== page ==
Unfortunately, Illinois is financially broke. Lawmakers are likely to burden teachers and school districts with higher retirement contributions, less benefits, reduced pensions, and
unreasonable retirement ages, all making the teaching profession much less desirable. How do we attract the best and the brightest to education under these conditions?
What is the best opportunity for innovation in education?
It’s funny how motivated I am to give, invent, innovate, and explore to benefit my students when I know that my efforts are appreciated. The best way to improve education is to support and appreciate teachers. Give them professional development, time to collaborate, listen to their ideas, and encourage them to take risks. Isn’t this what we want our students to do?
What advice would you give a new teacher (or to anyone wanting to make a difference in education)?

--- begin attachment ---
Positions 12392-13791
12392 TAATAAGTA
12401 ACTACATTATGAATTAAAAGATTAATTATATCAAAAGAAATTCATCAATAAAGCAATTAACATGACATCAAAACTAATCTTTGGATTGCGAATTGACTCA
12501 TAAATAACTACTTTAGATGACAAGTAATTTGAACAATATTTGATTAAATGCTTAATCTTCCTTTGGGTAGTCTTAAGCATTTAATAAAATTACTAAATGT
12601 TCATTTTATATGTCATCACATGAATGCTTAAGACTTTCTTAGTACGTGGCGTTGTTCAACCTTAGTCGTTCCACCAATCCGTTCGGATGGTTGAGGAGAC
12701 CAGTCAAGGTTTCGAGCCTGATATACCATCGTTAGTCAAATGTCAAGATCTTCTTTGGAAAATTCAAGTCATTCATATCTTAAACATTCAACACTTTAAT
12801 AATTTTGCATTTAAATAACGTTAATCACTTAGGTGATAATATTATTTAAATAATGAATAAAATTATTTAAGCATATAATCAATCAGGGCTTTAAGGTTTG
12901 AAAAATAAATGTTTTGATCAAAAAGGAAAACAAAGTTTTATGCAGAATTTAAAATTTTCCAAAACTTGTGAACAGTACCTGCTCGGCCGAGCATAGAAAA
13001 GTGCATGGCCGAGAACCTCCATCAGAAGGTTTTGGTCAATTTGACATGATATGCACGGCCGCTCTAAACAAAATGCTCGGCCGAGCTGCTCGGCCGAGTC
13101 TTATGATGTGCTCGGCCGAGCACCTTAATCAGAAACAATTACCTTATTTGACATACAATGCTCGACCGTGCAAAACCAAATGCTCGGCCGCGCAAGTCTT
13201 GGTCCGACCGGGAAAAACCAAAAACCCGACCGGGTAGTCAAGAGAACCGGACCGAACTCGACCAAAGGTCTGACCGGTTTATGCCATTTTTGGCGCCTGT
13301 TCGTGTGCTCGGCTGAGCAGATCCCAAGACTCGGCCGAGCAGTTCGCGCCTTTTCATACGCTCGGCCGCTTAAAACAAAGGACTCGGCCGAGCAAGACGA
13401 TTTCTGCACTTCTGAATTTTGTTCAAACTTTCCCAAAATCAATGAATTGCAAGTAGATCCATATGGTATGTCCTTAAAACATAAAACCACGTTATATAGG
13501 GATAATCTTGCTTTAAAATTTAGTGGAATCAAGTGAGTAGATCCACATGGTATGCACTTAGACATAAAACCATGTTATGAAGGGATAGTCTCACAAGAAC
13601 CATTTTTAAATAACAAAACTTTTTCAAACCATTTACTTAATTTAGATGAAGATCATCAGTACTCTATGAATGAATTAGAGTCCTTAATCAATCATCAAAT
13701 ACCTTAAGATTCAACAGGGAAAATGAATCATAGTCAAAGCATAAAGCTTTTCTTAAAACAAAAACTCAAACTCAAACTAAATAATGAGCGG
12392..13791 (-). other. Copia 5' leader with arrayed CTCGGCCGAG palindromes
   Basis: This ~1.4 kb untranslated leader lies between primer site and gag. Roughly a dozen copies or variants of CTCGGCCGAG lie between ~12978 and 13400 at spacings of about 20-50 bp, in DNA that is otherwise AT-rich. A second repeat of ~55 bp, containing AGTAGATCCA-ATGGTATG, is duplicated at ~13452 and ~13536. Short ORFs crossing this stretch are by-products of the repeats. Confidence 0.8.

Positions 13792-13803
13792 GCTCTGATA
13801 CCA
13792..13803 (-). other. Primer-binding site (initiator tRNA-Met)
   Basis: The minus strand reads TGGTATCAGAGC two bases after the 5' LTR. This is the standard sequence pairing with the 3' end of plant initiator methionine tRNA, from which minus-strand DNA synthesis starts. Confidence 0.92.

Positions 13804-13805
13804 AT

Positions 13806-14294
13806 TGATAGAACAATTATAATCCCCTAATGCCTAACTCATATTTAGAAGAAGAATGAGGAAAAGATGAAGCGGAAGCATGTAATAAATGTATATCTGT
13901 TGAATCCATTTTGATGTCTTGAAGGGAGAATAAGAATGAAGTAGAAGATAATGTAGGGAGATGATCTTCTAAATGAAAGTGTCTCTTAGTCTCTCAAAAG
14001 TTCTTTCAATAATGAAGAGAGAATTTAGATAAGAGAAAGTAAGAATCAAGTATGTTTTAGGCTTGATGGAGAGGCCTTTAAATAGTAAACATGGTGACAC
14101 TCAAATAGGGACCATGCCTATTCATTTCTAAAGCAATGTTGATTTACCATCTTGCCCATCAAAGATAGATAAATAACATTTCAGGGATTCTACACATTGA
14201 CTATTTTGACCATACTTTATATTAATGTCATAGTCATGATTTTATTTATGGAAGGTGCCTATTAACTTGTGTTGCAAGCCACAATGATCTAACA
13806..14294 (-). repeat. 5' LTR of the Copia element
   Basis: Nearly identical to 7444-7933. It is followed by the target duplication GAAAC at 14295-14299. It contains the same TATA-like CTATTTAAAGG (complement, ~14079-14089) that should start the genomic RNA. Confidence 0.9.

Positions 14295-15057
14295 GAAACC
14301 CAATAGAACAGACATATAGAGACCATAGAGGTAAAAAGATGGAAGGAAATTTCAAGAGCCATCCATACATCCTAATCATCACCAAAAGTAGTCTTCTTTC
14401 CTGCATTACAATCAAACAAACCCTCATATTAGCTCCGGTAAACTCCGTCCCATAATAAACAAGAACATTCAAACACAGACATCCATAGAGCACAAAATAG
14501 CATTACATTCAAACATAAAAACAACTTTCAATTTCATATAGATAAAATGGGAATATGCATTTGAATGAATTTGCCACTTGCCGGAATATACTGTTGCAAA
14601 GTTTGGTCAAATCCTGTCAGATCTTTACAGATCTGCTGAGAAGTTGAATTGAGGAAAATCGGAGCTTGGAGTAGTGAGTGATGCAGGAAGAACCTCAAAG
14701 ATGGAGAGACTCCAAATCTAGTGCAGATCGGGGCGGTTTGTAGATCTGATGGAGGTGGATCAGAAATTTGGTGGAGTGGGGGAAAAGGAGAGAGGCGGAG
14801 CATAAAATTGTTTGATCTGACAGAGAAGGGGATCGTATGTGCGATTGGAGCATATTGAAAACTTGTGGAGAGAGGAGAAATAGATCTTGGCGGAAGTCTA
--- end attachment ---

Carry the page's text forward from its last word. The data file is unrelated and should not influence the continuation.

The ultimate rule in my art room is “Try Your Best.” But, I remind myself of this rule all the time. I tell myself “Don’t do things half way”. Teaching isn’t a job that you punch out on the clock for at 3 p.m. There are too many little people that need you to reach them. They want to be heard, encouraged, challenged, celebrated, and guided by a teacher who cares and is willing to work hard to make everyday meaningful. You can make a difference though you may not fully realize the extent of your efforts for years (if ever) if you try your best.
What educational “trend” do you think is helping students? Is there a trend that is getting in the way of learning?
I’m concerned that the common core standards will crowd out and diminish the perceived value of arts in education. However, higher-level thinking, reflective thought, searching for
evidence and similar learning strategies all valued in the common core standards, are readily practiced in arts education. When my students make a movie they are demonstrating all of these strategies as they produce one collaborative, engaging film. We actually made Art-iculation, an award-winning Fugleflick to educate our community of the